Wednesday, July 28, 2010

COUNTERFEIT KATYDID

Katydid backlit by the morning sun. Note the shadowy body beneath the huge folded wings—much smaller than you might guess.
This fine looking green fellow was perched atop one of the tiki torches near the deck yesterday morning. Though it was only a few feet from where I sat sipping coffee, I first mistook it for a leaf fallen from the big box elder. That it wasn't the right size or shape, or even the right color green for a box elder leaf, did not penetrate my caffeine-starved brain for several embarrassingly long moments. But eventually, either logical awareness or chemical rejuvenation kicked in and the "leaf" resolved itself into a living creature.
Katydid! I muttered to myself, as smugly pleased as if the realization process had been instantaneous.
Frontlit, as viewed from the other side, you can now barely discern the small body hidden beneath the translucent green wings.
Actually, I'm not sure whether "katydid" is precisely correct or not, when it comes to what to call this insect. Katydids, crickets, shieldbacks, and anglewings are sort of one big vaguely obscure group to me. The general prototypes are easy enough—though I couldn't key even those down without a good reference guide. But when you get to some of the bugs on the fringes of the various genera, there seems to be overlap in what I'm looking at (Is it one of these, or one of those?) and at that point I'm totally lost.
I think this is one of the Round-Headed Katydids—possibly an Oblong-Winged Katydid, though it could alternately be a Clicker Round-Winged Katydid, a Rattler Round-Winged Katydid, a Common Virtuosos Katydid, or some other species member of the Round-Headed classification. I would have had a better shot at a firm I.D. if the katydid had favored me with a bit of song. Maybe—though I'm no better at differentiating the screechy sawing of katydid tunes than I am at distinguishing the insect on sight. Still, it would have been an important piece to solving the puzzle.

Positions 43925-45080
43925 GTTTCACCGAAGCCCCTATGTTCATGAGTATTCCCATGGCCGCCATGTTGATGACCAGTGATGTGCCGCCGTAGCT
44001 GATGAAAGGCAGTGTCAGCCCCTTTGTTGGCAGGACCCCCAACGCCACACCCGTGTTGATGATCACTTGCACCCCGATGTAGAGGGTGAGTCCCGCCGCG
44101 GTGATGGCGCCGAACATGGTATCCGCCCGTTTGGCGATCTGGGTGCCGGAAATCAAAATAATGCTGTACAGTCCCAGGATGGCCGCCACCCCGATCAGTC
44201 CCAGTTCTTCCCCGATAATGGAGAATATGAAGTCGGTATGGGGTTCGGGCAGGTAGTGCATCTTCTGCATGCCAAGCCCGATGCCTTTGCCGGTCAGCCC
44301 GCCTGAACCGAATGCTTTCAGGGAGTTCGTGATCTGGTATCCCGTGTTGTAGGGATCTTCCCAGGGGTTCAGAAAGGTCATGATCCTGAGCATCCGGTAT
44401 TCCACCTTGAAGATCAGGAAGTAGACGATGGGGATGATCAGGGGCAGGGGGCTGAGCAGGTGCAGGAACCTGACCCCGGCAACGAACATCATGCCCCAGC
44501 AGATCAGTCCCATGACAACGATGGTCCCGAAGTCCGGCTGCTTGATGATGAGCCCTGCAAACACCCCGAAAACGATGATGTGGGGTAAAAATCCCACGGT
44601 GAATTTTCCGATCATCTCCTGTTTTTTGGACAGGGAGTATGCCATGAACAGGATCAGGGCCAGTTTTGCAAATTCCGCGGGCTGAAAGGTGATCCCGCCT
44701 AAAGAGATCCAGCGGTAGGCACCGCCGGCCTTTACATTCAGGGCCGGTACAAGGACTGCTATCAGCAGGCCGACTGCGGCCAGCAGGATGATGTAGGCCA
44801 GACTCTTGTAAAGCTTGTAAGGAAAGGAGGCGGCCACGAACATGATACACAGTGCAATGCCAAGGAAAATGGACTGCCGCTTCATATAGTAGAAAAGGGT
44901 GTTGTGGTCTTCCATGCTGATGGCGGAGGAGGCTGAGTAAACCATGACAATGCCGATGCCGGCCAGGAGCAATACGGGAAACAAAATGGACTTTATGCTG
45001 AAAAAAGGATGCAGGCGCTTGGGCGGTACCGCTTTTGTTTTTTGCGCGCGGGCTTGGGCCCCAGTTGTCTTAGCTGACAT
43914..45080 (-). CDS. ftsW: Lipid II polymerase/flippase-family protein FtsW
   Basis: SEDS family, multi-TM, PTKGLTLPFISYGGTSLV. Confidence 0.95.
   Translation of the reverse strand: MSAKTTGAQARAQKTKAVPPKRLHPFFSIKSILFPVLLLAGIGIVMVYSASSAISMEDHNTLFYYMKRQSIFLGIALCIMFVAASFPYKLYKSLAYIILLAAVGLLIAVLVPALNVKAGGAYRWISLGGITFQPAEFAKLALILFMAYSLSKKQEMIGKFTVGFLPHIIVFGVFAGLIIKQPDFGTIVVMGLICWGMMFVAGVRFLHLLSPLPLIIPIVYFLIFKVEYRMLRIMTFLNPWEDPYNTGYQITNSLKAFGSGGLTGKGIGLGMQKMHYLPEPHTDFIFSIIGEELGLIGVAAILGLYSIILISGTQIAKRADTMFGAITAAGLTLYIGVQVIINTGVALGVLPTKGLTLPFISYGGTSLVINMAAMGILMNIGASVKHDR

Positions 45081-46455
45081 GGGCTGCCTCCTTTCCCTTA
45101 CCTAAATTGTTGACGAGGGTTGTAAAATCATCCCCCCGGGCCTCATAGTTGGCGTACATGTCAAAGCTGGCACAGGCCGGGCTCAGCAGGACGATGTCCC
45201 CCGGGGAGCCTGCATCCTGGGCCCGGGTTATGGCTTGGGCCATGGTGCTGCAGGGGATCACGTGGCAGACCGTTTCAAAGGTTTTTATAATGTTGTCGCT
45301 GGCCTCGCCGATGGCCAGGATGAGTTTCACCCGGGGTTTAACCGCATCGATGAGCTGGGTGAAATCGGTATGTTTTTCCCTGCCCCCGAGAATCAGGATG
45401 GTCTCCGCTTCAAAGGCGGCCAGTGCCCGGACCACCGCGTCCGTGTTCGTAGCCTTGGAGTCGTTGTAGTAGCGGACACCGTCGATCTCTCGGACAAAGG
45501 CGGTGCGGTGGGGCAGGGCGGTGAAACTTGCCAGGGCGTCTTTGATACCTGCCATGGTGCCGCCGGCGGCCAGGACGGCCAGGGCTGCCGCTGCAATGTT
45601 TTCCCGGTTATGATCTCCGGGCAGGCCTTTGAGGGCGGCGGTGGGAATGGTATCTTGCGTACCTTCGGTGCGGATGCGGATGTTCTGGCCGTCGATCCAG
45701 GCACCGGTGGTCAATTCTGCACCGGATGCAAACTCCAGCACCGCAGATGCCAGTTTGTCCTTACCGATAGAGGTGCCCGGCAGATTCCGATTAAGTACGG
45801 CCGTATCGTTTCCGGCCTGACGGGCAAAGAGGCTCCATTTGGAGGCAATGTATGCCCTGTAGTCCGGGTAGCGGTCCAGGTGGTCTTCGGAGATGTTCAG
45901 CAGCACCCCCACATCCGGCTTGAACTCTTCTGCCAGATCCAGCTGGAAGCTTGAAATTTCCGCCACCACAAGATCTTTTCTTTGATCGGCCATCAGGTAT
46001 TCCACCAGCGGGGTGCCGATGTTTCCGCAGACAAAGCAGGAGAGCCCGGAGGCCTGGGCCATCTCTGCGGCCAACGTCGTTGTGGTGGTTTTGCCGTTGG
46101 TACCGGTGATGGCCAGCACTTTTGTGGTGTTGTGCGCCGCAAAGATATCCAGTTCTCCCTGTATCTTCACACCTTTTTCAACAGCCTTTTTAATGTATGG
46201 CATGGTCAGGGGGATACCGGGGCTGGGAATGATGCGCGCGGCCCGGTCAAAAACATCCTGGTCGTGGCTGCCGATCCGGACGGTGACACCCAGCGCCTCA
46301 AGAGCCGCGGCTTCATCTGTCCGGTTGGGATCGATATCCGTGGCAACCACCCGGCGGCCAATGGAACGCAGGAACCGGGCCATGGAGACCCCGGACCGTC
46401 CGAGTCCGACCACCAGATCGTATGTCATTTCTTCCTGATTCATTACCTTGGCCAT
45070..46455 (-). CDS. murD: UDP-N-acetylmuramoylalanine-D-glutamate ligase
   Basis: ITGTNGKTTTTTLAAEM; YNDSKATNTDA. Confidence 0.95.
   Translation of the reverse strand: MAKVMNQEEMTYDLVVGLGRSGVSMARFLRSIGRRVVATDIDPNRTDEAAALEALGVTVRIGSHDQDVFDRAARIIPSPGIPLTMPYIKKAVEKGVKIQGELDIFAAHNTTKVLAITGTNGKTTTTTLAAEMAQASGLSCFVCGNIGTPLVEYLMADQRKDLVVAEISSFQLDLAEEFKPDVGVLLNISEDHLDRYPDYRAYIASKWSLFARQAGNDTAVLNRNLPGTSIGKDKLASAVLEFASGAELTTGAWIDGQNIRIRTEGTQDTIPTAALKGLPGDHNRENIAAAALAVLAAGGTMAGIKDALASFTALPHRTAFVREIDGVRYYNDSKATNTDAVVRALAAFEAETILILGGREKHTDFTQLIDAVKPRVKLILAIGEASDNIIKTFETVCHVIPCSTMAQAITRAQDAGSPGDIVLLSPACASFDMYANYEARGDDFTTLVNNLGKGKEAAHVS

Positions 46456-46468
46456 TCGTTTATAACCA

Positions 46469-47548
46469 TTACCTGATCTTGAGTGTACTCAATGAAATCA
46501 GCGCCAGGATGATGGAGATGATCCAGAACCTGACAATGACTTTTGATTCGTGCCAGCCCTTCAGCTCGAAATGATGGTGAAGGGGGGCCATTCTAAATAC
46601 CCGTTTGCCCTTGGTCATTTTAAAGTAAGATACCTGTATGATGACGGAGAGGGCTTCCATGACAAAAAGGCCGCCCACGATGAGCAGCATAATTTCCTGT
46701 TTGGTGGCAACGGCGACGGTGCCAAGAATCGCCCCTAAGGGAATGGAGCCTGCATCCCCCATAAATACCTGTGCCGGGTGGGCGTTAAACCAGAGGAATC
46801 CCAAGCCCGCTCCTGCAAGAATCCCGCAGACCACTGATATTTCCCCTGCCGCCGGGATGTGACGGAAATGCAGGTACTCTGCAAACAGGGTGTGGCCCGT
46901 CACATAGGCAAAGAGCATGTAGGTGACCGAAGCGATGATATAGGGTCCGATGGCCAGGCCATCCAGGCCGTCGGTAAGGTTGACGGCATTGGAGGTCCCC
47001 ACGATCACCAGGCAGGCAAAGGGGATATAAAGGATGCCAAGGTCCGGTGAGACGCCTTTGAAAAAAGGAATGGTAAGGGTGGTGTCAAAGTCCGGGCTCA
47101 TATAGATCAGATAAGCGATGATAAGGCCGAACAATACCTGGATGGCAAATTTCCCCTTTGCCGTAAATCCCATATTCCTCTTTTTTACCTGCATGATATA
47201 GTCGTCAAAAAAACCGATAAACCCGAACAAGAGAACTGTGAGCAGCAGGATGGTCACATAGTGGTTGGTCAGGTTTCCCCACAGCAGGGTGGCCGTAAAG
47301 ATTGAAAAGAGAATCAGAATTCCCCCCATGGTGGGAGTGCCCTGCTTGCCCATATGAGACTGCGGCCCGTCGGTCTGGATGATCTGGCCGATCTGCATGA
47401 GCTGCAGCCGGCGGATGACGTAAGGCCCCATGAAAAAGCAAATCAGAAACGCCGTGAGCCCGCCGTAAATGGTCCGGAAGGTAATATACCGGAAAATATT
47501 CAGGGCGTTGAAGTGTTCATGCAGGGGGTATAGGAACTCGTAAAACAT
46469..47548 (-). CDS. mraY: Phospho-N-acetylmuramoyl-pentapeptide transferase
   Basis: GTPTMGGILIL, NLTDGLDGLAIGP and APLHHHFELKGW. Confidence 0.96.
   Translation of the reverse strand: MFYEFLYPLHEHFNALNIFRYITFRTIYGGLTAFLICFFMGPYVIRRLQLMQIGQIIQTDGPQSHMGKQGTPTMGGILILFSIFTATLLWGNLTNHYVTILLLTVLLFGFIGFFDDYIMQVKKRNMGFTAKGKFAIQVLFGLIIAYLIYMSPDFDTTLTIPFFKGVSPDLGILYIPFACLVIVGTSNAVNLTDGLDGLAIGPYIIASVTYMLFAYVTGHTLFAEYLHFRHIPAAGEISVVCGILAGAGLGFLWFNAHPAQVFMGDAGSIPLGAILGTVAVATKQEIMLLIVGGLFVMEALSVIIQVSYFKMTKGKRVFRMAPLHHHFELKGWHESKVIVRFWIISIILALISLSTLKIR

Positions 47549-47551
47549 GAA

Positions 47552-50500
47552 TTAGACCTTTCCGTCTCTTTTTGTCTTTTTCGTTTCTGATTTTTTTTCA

Now here's the kicker…providing my labeling of this insect as being a member of the Round-Headed Katydid clan is correct, that means, in the mystifying argot of the bug world, it's not a "true katydid" but a "false katydid," though still a katydid. And no, I can't make sense or explain this doublespeak either.
I could, however, take the katydid's (true, false, or undecided) portrait, thanks to my camera's auto-focus function—though I can't tell for sure if these images are crisp or not.
[For those of you wondering…yes, I'm still having vision problems with the progressive-focus contacts lenses. I was at the optometrist's much of the morning today, and have to go back for some additional measurements and tests tomorrow morning. New lenses will then be ordered from California, and I should have them by the first of the week for a new trial. In the meantime, I'm still struggling with the same reading, focusing, perspective and general vision issues that I whined about in my previous post. The saga continues…]
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18 comments:

Kelly said...

...whatever he is, he's gorgeous...and really green!

I am struggling with the same issues you are with contacts. I can no longer see up close. I tried the contacts that are supposed to work both ways, but I was leaving on a bird trip and I needed super crisp sight for the distance, so I abandoned the multi-focus lenses and haven't gone back. I'll stay tuned to your posts to find out if I should go back for a refitting. Now I just have 30 pairs or so of cheapy readers scattered around the house/purse/car for close-up stuff. For super close painting, I take out my lenses and put on my glasses from ages ago...or get about five inches away from the paper with nothing...it's such a pain! (yikes, have I ever rambled!)